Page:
Notably, each of these three doctors rested their decision in part on the lack of medical evidence supporting claimant's allegations. AR at 66 (“Allegations are partially credible, but severity not supported per the medical evidence in file.”); AR at 88 (“Allegations are partially credible, but severity not supported per the medical evidence in the file.”); AR at 98 (“Allegations are partially credible, but severity not supported per the medical evidence in the file.”).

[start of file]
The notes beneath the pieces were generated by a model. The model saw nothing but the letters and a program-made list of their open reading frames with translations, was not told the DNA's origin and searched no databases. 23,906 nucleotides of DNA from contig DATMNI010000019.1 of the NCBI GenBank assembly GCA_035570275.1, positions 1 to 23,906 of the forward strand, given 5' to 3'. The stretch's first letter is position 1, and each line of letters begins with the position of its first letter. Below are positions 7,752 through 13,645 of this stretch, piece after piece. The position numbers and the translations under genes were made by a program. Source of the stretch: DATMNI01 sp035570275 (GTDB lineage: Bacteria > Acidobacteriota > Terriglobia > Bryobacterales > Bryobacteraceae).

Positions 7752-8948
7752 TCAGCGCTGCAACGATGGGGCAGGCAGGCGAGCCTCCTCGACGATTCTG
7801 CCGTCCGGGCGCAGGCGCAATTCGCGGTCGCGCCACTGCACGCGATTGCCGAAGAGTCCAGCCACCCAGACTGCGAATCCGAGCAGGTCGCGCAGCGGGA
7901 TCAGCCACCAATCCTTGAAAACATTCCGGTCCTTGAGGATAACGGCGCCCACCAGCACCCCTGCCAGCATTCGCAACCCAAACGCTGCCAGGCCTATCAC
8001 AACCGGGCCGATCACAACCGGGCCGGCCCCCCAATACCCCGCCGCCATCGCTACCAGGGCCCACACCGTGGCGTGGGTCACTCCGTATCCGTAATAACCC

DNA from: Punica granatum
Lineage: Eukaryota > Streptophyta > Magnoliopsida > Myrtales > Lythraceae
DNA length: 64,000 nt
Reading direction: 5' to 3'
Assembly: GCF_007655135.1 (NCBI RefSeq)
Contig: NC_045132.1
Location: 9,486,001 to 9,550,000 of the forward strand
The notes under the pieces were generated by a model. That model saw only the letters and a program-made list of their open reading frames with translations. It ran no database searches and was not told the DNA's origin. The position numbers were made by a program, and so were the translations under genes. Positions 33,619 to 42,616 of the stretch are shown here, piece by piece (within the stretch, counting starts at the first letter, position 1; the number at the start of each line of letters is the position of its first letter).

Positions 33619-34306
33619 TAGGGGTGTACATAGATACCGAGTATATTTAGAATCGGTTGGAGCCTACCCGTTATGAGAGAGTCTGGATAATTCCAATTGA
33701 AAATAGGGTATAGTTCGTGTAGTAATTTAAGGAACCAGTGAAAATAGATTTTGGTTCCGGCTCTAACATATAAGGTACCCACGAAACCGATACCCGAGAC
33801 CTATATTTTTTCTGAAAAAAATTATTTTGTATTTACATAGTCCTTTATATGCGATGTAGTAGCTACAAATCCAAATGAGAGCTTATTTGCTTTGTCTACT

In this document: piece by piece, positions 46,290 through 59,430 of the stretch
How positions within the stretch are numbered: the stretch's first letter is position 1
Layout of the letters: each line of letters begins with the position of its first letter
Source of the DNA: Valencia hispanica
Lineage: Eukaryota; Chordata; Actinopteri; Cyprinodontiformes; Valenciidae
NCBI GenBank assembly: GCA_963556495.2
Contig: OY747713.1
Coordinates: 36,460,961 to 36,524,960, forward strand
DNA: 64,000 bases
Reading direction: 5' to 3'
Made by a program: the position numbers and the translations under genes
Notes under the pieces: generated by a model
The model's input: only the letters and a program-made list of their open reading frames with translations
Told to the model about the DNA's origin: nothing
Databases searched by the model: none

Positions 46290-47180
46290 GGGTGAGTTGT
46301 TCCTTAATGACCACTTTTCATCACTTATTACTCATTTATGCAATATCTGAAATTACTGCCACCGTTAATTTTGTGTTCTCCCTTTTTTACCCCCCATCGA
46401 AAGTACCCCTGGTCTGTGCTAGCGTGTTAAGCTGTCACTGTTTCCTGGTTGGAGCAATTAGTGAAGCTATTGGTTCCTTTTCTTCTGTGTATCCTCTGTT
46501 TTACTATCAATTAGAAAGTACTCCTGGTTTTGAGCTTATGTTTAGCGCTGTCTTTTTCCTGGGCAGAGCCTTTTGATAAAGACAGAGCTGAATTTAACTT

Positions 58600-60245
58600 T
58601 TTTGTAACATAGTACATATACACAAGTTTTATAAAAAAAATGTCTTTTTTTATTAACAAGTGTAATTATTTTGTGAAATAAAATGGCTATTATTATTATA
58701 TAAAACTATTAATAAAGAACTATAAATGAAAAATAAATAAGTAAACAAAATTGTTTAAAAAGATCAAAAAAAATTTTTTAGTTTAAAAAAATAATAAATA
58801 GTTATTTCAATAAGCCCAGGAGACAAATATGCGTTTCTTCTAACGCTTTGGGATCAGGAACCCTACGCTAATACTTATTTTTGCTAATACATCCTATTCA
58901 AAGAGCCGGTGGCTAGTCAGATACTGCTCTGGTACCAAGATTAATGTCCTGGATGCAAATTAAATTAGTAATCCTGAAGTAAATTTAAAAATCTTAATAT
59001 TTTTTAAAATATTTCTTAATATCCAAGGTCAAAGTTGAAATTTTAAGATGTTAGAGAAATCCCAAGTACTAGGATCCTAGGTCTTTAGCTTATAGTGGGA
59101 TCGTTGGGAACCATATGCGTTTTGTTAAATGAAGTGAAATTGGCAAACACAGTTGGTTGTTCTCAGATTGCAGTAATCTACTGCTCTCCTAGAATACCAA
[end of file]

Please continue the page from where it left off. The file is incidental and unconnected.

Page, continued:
Following these examinations, but before the ALJ's decision, the claimant went to the emergency room for complaints of neck pain, numbness, and dizziness. AR at 517 (Claimant “presents to the emergency department for evaluation of ongoing neck pain radiating to the left side with new onset of facial numbness and dizziness today. The pt has two degenerative discs in his C-spine. The pt has chronic pain to all extremities.”). A CT scan of Plaintiff's cervical spine revealed “mild to moderate degenerative disc disease with narrowing, greatest posteriorly at ¶ 3-4, C4-5 and C6-7. There is mild generalized disc bulging with some calcification of the dis at ¶ 5-6. There is accompanying facet degenerative change. There is no significant compromise of spinal canal. . . . Mild to moderate multilevel degenerative disc disease. Mild amount disc bulging at ¶ 5-6.” AR at 519.